The Jazz Guitar Chord Dictionary
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  1. #26
    Quote Originally Posted by starjasmine

    Youtube seems to indicate that this vid won't be available till 5/19 at midnight, so if you can't see it right away, please try again later.
    Thank you so much! I just got home from perfoming at a wedding, so I apologize for my late reply. Really means a lot!


    The Jazz Guitar Chord Dictionary
  3. #27

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    Quote Originally Posted by rpjazzguitar
    If you know the note on the printed page (or screen) and you know where it is on the guitar, what advantage could there be in trying to relate it to a fingering of a scale?
    Consider that any note might appear in a number of positions, and that you aren't reading a note in isolation, you are reading it in the context of what comes before it and after it. Having learned different ways to play a scalar sequence or an arpeggio allows you to read more efficiently because you are mapping what's on the page to mechanical technique that you've already assimilated as muscle memory - you aren't figuring out the fingering for everything on the fly.

  4. #28

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    Quote Originally Posted by RossThrock
    Thank you so much! I just got home from perfoming at a wedding, so I apologize for my late reply. Really means a lot!
    I once was at a wedding where the bride and groom entered the reception hall to the tune "Stranglehold" by Ted Nugent.

  5. #29

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    Quote Originally Posted by starjasmine
    Jackie also taught me ways to move between positions and how to shift positions to play any scale, arpeggio or idea through three octaves (basically, the length of the guitar neck.) When sight-reading I use a lot of what Steve showed me with Jackie's approach to move through positions as necessary to execute an idea.
    Quote Originally Posted by RossThrock
    Thank you so much for taking the time to write that! Do you mind elaborating more on these two points though?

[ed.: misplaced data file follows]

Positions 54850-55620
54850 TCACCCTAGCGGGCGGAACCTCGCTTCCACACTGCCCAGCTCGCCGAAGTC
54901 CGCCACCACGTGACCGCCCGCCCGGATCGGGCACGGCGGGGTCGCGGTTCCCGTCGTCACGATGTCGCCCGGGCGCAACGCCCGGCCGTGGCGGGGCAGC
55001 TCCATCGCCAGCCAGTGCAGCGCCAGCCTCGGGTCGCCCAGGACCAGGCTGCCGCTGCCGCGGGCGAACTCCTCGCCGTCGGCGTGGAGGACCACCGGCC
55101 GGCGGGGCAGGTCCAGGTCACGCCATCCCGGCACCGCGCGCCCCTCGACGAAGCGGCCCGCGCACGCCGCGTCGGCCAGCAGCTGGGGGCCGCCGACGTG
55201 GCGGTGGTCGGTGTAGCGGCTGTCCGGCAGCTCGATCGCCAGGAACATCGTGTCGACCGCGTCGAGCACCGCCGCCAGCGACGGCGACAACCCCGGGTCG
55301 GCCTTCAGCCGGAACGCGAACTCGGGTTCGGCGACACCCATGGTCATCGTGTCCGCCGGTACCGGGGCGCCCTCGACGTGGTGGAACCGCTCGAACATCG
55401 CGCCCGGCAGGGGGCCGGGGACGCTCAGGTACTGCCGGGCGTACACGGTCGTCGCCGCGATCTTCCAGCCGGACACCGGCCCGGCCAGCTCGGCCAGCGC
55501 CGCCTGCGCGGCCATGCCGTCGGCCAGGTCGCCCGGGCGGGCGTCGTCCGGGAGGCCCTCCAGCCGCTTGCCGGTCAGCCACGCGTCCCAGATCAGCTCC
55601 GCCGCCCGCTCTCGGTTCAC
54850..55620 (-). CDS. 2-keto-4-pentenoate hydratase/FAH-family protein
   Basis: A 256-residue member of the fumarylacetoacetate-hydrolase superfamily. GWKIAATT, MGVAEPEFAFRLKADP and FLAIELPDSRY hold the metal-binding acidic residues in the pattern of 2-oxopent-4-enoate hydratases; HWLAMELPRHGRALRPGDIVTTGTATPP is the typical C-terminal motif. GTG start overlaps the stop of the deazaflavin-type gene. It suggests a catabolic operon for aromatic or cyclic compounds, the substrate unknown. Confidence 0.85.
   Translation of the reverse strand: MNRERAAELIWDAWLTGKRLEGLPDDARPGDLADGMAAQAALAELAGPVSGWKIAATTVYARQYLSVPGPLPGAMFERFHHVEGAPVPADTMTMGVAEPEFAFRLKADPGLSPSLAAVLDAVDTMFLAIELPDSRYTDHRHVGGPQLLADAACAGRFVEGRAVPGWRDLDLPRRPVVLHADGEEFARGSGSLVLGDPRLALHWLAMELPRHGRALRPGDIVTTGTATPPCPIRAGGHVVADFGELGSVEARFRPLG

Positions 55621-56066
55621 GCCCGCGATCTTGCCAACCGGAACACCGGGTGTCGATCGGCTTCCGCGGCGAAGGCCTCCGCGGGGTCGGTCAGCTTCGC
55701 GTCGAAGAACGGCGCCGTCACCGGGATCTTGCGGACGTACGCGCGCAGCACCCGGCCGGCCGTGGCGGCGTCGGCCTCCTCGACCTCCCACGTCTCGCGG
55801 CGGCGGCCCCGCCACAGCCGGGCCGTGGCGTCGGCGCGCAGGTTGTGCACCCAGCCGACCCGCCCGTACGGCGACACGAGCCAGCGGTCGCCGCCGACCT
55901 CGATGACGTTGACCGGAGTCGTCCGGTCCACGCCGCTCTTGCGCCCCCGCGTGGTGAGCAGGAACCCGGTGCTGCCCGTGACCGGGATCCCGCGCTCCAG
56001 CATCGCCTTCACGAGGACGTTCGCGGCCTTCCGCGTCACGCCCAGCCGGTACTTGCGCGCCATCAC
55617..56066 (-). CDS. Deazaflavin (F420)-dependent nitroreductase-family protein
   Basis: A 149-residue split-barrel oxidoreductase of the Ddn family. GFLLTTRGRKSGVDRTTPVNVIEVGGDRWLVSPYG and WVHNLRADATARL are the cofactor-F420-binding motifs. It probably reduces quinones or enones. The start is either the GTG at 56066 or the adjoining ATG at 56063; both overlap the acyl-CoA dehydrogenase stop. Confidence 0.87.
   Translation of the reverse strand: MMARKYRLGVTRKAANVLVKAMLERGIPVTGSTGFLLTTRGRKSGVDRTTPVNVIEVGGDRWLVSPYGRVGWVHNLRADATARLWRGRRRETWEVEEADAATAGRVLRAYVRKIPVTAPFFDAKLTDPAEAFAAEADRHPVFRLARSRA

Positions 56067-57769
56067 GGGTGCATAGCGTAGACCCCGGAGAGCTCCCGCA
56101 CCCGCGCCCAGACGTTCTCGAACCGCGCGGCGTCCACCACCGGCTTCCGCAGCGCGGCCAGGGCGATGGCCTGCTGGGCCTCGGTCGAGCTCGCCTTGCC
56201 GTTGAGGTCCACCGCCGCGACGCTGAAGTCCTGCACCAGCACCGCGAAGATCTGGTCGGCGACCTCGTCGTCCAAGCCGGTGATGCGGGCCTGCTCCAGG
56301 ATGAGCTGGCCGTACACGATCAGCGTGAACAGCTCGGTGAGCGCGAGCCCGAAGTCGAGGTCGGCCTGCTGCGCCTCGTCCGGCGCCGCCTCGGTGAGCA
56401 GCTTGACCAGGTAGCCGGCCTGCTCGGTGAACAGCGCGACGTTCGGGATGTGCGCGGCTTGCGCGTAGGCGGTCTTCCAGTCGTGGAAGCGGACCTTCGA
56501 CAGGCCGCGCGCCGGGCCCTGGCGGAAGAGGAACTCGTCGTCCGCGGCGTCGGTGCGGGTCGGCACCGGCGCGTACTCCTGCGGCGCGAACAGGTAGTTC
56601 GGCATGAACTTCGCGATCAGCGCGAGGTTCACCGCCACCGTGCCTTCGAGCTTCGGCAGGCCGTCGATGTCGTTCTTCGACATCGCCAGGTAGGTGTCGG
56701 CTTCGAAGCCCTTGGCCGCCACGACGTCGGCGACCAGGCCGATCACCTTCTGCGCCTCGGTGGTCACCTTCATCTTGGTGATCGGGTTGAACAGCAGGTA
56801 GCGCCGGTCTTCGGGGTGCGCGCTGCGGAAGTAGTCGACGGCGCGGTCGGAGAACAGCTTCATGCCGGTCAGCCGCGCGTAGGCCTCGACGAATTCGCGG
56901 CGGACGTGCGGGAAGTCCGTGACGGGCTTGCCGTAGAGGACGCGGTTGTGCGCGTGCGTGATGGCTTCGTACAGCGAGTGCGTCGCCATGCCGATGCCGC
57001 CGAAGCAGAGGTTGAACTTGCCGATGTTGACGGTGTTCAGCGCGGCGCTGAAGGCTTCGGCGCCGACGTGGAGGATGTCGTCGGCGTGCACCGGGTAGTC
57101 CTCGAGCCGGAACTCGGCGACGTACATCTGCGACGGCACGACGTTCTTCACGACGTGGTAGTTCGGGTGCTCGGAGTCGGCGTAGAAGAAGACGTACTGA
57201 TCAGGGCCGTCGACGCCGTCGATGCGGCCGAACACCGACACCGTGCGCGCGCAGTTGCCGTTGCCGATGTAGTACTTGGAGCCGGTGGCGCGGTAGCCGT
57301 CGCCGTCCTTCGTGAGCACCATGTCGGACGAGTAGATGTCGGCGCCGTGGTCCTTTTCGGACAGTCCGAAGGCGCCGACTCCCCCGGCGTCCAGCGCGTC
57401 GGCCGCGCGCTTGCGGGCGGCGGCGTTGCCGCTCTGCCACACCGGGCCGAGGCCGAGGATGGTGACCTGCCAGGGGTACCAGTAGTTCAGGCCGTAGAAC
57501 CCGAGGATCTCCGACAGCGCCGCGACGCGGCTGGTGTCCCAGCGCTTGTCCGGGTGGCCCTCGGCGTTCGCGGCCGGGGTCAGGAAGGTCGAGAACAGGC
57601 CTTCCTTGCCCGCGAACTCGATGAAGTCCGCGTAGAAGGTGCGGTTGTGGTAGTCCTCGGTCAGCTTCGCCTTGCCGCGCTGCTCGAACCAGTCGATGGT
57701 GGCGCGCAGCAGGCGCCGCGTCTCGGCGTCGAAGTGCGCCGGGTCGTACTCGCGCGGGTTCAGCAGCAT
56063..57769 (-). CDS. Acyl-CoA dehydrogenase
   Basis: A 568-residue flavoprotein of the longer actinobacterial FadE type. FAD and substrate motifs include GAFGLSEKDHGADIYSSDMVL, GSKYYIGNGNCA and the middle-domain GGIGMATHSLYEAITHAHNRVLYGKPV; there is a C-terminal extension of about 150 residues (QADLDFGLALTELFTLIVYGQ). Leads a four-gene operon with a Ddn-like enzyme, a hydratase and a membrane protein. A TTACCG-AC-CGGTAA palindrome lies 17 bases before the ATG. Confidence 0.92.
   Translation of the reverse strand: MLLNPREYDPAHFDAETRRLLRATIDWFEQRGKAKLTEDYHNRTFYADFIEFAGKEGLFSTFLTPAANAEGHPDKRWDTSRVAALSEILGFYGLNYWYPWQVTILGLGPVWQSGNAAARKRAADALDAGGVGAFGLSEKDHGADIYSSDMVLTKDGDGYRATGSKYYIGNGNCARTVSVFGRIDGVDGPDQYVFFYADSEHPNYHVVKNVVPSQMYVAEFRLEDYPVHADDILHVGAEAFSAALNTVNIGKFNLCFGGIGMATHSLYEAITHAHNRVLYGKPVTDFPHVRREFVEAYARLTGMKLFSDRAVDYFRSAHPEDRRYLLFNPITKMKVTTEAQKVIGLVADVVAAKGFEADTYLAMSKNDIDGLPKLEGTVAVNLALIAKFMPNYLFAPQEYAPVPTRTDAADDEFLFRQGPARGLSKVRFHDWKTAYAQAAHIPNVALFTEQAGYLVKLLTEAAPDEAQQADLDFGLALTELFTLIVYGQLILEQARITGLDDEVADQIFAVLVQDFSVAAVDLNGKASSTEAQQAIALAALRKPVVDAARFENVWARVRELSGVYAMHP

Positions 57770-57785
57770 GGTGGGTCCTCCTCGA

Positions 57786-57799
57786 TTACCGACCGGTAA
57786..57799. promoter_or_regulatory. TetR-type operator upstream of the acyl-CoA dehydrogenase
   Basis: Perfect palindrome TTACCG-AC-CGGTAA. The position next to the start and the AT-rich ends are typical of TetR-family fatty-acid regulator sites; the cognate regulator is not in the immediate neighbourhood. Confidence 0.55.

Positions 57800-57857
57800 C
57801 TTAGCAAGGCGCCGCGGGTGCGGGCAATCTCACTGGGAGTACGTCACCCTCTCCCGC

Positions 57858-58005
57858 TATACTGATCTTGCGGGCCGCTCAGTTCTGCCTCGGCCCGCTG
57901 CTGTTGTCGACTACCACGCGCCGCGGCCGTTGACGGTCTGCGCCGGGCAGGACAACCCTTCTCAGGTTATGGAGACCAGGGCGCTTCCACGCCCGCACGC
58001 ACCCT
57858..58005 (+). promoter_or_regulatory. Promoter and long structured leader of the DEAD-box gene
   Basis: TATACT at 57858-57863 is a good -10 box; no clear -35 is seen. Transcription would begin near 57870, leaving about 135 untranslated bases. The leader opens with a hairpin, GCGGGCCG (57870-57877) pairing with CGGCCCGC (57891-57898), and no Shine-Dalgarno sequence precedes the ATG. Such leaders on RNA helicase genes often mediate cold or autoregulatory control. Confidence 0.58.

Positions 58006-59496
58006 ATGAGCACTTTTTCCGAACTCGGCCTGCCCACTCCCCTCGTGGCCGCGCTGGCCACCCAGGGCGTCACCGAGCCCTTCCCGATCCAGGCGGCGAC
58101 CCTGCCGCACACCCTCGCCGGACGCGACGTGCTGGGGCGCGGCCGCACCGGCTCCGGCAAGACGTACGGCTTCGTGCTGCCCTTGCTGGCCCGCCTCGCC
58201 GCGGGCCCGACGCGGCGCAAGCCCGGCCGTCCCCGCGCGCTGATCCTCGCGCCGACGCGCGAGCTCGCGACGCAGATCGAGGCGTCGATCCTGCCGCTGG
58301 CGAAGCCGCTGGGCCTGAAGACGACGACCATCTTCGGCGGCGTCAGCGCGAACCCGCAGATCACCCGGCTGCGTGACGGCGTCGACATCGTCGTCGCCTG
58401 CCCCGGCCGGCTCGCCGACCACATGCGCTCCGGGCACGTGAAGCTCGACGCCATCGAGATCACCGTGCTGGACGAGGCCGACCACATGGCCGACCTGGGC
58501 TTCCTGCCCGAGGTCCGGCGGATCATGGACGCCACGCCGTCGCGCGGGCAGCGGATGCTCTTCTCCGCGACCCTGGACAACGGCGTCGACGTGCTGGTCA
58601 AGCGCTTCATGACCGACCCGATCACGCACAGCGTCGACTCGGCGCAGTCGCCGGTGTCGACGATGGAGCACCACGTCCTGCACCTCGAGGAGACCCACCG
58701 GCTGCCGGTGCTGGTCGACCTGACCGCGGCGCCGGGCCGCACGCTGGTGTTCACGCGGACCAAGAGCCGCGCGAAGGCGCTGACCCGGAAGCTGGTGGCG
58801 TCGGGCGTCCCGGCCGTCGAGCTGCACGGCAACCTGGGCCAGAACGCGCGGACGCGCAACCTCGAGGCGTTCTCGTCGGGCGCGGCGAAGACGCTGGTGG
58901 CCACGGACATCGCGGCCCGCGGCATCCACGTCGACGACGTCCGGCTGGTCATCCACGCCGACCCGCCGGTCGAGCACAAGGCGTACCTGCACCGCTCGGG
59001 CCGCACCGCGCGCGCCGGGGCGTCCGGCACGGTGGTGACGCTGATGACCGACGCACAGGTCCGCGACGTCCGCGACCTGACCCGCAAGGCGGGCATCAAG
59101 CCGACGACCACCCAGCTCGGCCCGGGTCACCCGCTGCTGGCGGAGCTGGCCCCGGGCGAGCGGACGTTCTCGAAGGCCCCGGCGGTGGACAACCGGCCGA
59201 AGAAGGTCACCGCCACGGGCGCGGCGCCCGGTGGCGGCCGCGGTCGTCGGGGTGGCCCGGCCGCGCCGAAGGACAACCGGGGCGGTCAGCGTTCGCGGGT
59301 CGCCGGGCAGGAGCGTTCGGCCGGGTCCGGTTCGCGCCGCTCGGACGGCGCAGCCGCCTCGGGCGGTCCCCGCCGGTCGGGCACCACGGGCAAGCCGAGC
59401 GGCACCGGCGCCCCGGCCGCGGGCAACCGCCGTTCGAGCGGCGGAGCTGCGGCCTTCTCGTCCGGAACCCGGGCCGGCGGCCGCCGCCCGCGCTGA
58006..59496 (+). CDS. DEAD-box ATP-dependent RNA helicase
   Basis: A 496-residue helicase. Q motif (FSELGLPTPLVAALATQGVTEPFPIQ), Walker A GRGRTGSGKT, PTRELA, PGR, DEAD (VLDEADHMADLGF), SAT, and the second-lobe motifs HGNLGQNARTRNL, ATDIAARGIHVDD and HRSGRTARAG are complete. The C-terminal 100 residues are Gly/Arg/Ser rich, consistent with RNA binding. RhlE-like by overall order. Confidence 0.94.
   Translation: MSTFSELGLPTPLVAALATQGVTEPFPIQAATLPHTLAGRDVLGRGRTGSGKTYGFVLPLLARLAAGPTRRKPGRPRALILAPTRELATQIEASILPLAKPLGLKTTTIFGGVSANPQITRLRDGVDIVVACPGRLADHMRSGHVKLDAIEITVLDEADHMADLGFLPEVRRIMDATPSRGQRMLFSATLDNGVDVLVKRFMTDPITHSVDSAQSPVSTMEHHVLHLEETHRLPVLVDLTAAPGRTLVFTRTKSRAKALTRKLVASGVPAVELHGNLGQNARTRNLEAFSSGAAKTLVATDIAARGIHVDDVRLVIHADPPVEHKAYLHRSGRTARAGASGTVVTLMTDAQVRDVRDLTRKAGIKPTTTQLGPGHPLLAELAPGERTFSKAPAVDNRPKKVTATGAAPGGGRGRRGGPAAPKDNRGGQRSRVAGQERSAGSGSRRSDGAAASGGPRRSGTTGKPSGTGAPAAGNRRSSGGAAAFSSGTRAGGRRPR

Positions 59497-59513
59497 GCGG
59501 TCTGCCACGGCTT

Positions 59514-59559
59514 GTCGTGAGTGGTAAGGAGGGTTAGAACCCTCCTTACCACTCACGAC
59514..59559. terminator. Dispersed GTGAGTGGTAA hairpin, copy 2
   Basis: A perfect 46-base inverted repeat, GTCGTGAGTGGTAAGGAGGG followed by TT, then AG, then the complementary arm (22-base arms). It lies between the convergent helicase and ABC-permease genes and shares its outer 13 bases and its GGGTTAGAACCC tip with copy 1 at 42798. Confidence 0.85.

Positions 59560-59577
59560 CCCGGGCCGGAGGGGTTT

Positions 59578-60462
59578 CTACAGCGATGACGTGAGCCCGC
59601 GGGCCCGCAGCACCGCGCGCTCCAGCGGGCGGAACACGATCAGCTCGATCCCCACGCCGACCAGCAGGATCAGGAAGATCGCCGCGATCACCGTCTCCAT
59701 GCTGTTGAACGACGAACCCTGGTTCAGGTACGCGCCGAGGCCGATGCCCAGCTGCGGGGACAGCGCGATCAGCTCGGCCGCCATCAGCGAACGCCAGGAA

Here's an example of position shifting. HTH!

    EDIT: At 3:07 I talk about using A- and E- fingerings "interchangeably" but I misspoke a bit. I meant to say that they are interchangeable for playing A minor... because E- is the upper partials of an extended A- chord. Sorry that wasn't clearer!

  6. #30

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    Here are some position-shifting examples for minor... pretty sloppy, I am first to admit! But I hope they give you some ideas for ways to do this.

  7. #31

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    I'm not sure how all those methods are different from each other. Maybe a chordal approach - if that's what CAGE(D) means? - enables more of a visual aid but repetition of any method is critical. The road is long after all and improvement will not be obvious even though it will be happening.

    I'll share my few thoughts on reading anyway...

    1) Whatever you choose practise reading with a metronome little and often. If you fall off the horse run alongside and get back on again further down the track. Don't stop and re-start. FAR easier said than done. Reading needs temporal disciple.

    2) Play in a big band or similar where you are expected to broadly be in the correct place at the correct time. This is not generally a welcome insight but it will sharpen your game considerably. Maybe find a regular college ensemble. Trumpet players can be cruel and mocking and you have to learn to live with it/them...

    3) Play in the middle of the neck (fret 5 with either first or second starting finger) and adjust your scalic facility so you can. Melodic notes in guitar generally don't go below G or above C above concert and you can reach all those fairly easily from there. i.e. low A (2 ledger lines below the stave) to C# (2 above). Temporary moves to adjacent positions and the odd reach for very high/low notes will be minimised as a result.

    4) Don't forget guitar music is transposed an octave down either so what seems low is in fact pretty high.

    Why you want to do it? How many reading gigs do you anticipate getting? If it's only for learning a tune, which is useful, then the pressure is not 'that' on, and you may just let your study lapse. I did a lot (a lot lot) of work on reading, and the more I moved into composing and conducting the better my sight reading became. But....I didn't use the guitar so that started to atrophy. Still ok-ish but not the illusory 'ant shit' machismo stuff you still occasionally hear guitarists being capable of. There has to be a financial reason to become that skilled. To me there's also something countercultural in a guitarist playing and burning freely, and concentrating on how to read Basie Straight Ahead as if it hasn't been done before. It's a badge to go with knot tying and campfire starting...

  8. #32

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    Trumpet players are the WORST

  9. #33

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    For me the most educational experience was joining a big band a little over year ago.

    Being able to read notes is a must. It was painful in the beginning, but I've learned a lot since.
    Also the articulation and accents have a big meaning. Especially when playing lines in unison with horns.

    I use Leavitt scale system...most of the times.